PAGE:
by Stuart Wood Published 01/04/2014
At this point we should all pat ourselves on the back for a job well done. Ok, now we have all done that, there are a few little 'pointers' to bear in mind when using this technique, so that we can get the very best from our nice clean white, because we need to avoid lens flare and we also need to stop our background directly effecting our foreground.
Earlier I mentioned positioning our background well back from our subject. This is because now we have lit our background a full two stops brighter, it will in effect become another light source and if we have our subject too close to it, our subject will also be lit by the light coming from our background causing at times a bright 'glow' around our subject or it may simply cause an edge light on part of our subject (perhaps on the side of a face) that simply is not wanted.
At this stage we all now need a basic understanding of our old friend the 'inverse square law' and how light falls off from it's source. Again 'You Tube' it if you don't know about this as trust me, we will all be much better photographers if we not only understand this law but can use it to our advantage. In this case, we will need to move our subject far enough away to prevent the background from having any effect on our foreground subject.
Because of all the white light that we have just deliberately encouraged to render our background white, some of this could also be now shooting straight down our lens and running the grave risk of producing lens flare on our images. This can effect the colour, contrast and overall sharpness of our image and unless such an 'ethereal' effect is desired, this should be avoided at all costs.
First of all, employ the services of a good lens hood which will immediately cut down some of the unwanted white light flying around.
Then if you can, imagine our background as a large window or mirror. If we now stand where our camera is and if any of our lights that are lighting our background are now being 'reflected' in our large 'window', (ie, were it to be a real window we would actually see the light in it!) this will probably mean that the light from this light source stands a good chance of shooting down the lens and creating unwanted lens flare.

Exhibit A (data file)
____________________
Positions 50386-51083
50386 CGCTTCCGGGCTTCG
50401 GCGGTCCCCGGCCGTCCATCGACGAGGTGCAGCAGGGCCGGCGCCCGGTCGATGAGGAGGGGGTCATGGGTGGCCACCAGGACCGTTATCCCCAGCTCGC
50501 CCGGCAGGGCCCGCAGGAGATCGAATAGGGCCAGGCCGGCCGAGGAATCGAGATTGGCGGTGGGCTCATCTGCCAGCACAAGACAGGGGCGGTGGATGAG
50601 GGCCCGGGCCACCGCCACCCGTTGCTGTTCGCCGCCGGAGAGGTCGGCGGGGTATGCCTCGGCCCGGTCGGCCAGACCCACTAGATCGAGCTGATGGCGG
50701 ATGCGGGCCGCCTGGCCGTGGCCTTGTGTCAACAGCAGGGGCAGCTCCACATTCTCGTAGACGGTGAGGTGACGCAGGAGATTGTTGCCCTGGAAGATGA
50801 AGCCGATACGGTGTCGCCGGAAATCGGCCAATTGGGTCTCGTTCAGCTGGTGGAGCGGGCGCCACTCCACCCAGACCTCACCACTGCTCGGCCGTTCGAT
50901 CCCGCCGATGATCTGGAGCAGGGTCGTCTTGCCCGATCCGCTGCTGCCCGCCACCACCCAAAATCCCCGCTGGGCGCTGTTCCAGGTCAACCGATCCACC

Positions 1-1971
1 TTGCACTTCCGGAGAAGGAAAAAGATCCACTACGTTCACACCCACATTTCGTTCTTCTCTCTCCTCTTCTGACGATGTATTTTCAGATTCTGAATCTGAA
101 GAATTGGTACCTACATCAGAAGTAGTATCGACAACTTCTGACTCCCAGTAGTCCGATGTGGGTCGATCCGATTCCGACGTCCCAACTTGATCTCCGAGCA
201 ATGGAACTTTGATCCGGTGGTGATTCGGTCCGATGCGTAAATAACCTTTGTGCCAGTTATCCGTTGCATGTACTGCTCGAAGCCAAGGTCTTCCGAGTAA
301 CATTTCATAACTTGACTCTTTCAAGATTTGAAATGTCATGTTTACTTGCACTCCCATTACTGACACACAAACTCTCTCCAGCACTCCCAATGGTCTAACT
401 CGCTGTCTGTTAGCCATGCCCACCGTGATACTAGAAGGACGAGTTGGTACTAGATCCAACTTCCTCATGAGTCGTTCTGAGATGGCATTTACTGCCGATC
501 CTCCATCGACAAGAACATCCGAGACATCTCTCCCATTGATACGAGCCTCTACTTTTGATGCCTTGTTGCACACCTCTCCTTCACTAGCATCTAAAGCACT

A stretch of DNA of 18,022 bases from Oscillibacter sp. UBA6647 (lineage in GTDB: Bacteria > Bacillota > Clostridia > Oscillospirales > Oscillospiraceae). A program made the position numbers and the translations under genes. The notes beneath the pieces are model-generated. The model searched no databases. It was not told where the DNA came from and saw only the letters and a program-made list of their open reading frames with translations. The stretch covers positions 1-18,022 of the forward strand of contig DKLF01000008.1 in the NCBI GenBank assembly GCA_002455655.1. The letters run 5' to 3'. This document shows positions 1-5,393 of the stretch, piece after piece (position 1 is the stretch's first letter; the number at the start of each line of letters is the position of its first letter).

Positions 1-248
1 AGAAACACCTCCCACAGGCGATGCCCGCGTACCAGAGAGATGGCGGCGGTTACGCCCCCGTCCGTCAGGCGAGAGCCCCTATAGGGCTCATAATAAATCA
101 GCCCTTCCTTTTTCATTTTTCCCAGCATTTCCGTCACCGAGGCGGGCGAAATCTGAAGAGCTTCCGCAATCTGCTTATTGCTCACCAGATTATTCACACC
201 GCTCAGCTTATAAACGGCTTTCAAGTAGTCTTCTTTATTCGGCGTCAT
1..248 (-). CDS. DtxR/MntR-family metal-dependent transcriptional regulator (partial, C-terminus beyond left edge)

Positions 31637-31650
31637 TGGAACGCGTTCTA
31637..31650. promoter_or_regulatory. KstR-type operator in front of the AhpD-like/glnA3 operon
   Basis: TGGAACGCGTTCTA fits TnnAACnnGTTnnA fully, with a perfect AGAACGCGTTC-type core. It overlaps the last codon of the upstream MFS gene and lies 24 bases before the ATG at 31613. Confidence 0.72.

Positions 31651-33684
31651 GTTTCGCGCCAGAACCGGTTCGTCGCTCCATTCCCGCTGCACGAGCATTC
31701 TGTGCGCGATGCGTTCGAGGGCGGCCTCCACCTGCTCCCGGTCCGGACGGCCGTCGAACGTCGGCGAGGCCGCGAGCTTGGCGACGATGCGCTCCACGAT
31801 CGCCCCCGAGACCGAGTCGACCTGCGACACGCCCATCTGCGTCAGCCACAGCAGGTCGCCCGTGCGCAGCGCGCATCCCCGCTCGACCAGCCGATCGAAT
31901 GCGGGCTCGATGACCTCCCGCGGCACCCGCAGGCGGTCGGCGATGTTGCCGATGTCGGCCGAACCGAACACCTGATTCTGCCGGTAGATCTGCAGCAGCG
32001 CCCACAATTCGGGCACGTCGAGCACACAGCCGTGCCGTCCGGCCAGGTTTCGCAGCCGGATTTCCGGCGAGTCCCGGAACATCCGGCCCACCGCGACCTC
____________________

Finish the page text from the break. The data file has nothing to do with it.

As we know that light travels in straight lines, we need to try and place our background lights at such an angle to our background as to make them light our background properly but then reflect our unwanted light from our background and away from our lens position.
So in effect, we need to 'side light' our background evenly from both sides, so that the reflected light from our studio lights is reflected away from our lens.
Extra detail can be also added to the edges of your subject (anyone who has shot someone in a white dress against a white background will know what I mean!) by using black reflectors around your subject. These will not reflect any light onto the subject and absorb any stray light around the subject giving extra defined edges.
So there we have it!
Like everything else, if you are not well versed in this technique go and test shoot it until you are.
Even if you have a small studio, you can still make this work, as those delegates that attended my recent Advanced Lighting Superclass at the SWPP Convention will testify. I still managed to produce a perfect white background in a small hotel conference room with only two lights. I lit the model with one light and my white background with the other (which was only a conference white board already fixed to the wall) and STILL managed to get a perfect white background, because I followed this simple procedure.
So the next time you come across anyone trying to sell you equipment that you just do not need to get your white background, or you hear the 'false prophets' trying to lead you astray, just remember that immortal and oh so true quote from Star Trek.
"Ye cannae change the laws of physics, Jim"
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